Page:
Sewickley Academy boys basketball facing new challenges
With a new schedule of opponents this year, the Sewickley Academy boys basketball team will face a new set of challenges.
For the past several years, Sewickley Academy had regularly contended for the Section 2-A title along with schools like Vincentian Academy and Cardinal Wuerl North Catholic.
But due to WPIAL realignment, the Panthers are now a part of Section 1-A, where they will compete against Cornell, Eden Christian, Quigley Catholic, Rochester, Union and Western Beaver.
Even in the early goings of the season, Sewickley Academy coach Win Palmer knows his team doesn’t have the physical size or team-wide athleticism to match up with section front-runners Cornell and Union, so it will just have to play with an intellect and polished skill set that its opponents can’t match, he said.
One of the biggest ways he can help the Panthers do that is by teaching them to play at a faster pace, something they began instituting last season, Palmer said.
“With our depth, we feel (playing fast) is an advantage over a lot of teams we play,” he said. “We believe we’ve got some guys who are scorers out there, but on a given night it could be anyone who has a hot hand.”
Sewickley Academy scored 51.1 points per game while allowing 50.1 per game in 45 contests across the 2012 and 2013 seasons. By switching to a more up-tempo offense last season, the Panthers increased their scoring output to 60.2 points per game without suffering on defense, still allowing just 49.9 points per game.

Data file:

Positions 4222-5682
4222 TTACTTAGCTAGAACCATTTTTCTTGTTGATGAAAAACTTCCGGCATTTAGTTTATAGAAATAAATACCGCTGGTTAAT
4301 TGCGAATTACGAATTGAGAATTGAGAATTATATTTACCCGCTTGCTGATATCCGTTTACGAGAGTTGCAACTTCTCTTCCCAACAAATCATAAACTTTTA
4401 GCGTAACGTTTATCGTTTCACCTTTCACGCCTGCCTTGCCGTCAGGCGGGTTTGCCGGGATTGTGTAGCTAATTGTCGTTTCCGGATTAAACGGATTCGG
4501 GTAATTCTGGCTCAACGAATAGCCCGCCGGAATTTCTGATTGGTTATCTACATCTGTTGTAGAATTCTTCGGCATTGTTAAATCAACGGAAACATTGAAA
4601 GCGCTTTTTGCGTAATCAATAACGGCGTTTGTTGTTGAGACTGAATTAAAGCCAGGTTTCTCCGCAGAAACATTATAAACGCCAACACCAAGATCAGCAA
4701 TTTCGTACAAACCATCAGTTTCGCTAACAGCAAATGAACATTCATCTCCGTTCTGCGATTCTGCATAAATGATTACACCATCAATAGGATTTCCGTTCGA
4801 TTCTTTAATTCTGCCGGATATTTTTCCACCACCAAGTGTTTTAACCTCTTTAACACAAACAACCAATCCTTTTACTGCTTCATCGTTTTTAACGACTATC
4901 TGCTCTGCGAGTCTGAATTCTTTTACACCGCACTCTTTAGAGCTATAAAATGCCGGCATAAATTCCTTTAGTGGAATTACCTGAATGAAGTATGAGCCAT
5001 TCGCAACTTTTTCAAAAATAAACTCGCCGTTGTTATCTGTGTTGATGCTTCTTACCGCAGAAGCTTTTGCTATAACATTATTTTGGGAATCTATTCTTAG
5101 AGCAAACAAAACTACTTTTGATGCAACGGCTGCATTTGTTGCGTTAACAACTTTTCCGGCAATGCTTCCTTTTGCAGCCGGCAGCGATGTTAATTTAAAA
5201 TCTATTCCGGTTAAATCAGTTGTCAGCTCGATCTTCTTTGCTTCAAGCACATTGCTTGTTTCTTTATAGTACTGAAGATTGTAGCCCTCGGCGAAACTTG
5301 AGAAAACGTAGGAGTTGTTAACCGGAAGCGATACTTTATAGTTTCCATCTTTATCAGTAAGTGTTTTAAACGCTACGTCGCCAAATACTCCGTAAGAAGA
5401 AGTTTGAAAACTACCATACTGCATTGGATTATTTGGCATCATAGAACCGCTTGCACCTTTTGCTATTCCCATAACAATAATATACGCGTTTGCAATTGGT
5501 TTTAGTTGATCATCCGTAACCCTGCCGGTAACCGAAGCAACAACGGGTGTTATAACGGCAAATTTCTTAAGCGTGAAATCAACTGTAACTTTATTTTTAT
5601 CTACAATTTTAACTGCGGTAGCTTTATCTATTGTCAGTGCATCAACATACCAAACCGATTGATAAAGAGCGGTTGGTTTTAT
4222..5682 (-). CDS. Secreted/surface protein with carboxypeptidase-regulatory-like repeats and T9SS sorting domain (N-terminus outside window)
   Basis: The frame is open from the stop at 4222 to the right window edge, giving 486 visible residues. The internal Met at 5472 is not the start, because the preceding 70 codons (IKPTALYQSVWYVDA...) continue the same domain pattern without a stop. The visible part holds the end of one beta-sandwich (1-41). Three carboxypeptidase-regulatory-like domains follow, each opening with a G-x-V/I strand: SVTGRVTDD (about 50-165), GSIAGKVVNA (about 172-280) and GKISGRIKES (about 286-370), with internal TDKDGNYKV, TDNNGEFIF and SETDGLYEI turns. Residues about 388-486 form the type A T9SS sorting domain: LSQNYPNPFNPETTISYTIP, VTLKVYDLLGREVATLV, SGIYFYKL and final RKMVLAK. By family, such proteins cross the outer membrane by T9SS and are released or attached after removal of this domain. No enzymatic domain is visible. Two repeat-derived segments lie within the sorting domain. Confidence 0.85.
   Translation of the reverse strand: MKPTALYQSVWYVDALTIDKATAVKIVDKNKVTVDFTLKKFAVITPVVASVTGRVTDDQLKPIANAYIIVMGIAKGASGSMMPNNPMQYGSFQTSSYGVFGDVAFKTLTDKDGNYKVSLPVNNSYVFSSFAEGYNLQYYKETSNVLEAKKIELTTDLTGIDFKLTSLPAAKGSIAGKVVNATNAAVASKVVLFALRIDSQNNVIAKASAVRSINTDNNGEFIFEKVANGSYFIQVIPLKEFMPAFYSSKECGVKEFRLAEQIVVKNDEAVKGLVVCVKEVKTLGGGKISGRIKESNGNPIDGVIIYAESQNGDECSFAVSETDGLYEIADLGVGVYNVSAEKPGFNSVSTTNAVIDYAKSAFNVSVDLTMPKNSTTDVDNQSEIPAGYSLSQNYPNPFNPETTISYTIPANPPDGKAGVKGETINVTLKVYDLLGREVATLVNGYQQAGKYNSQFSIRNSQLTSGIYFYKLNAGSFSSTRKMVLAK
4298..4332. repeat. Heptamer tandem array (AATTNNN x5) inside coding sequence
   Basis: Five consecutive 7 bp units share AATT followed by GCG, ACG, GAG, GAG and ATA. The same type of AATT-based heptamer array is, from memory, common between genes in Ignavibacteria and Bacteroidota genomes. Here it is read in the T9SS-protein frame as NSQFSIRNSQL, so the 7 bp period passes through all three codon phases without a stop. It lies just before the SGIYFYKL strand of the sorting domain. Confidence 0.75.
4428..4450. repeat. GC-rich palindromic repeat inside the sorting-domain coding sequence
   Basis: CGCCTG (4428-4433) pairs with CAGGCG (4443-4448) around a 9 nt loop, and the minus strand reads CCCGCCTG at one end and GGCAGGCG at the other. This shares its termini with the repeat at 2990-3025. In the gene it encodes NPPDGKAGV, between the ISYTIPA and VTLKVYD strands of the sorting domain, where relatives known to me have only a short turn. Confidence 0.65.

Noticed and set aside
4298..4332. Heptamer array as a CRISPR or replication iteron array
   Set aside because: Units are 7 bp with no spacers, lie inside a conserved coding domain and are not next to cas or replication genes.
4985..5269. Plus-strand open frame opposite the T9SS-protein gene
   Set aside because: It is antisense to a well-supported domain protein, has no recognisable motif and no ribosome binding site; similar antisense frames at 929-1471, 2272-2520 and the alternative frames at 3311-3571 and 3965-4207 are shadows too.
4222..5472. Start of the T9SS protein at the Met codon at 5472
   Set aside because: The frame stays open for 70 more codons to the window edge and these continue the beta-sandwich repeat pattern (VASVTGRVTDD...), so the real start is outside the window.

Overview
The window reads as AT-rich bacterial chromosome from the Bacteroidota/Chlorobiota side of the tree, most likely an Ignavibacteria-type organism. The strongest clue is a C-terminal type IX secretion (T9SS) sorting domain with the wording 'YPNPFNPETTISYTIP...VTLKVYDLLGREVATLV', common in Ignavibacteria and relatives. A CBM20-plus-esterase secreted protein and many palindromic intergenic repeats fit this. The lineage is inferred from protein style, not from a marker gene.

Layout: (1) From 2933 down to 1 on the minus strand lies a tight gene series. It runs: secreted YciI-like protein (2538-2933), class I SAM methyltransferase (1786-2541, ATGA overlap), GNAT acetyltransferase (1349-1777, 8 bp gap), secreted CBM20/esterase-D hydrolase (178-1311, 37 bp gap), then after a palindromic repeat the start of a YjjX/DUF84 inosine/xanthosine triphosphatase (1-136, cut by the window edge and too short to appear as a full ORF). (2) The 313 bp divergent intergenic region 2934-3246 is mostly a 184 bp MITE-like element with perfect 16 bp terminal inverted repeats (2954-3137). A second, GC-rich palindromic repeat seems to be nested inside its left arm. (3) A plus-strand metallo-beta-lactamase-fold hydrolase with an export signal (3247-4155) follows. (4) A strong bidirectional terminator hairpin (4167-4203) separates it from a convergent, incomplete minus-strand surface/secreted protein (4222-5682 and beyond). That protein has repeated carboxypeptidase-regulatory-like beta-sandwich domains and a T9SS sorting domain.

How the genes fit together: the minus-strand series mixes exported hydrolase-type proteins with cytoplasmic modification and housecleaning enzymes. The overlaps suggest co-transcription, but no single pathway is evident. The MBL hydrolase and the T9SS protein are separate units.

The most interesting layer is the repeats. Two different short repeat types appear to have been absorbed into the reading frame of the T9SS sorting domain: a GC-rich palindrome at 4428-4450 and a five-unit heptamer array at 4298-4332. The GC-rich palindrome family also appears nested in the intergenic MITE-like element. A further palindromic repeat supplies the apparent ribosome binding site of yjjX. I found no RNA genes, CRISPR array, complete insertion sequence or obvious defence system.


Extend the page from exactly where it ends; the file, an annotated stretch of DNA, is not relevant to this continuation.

The Panthers will be counting on a lot of new faces this year as they return just four players with prior varsity experience — seniors Anthony Muscato, Chris Johnson and Drew Johnson and sophomore Justin Pryor.
Palmer will be counting on Muscato and Drew Johnson — his top returning scorers from last season — to continue their progress and more consistently shoulder the burden offensively.
“They can’t let things bother them,” Palmer said. “When you’re in that role, it’s just got to be water off the back. The guys that can do that the most then become comfortable, and that’s the game experience. They realize, ‘Hey, I might not get 25 every night, but if I get 15 and do all the other things, we’re in good shape.’”
A few different responsibilities will fall into the “other things” category this year for the Panthers, most notably trapping in the half court and boxing out.
With just one player on the roster listed at over 6-foot-2 — junior forward Daniel Salter-Voltz is 6-4 — the Panthers will be faced with a distinct rebounding disadvantage against some of the taller teams in the section. Palmer hopes that forcing opponents to play at a faster pace will help to minimize that disadvantage more so than in years past.
“We gave up a lot of points that way, a lot of second chance opportunities,” Muscato said. “If we get better on defense boxing out, even offensively getting a few more rebounds and putback opportunities, we’ll be right where we need to be.”
During Chris Johnson’s time on the varsity team, the Panthers have made a bad habit of playing without confidence at the start of the season, he said.
But this year, confidence within the squad is high.
“Personally, I think we have a really good team,” Pryor said. “I think we’re better than last year.
“We’re a very talented team and we’ve just got to put it all together. We can make a run at the section championship, and we can make it deep into the WPIAL playoffs.”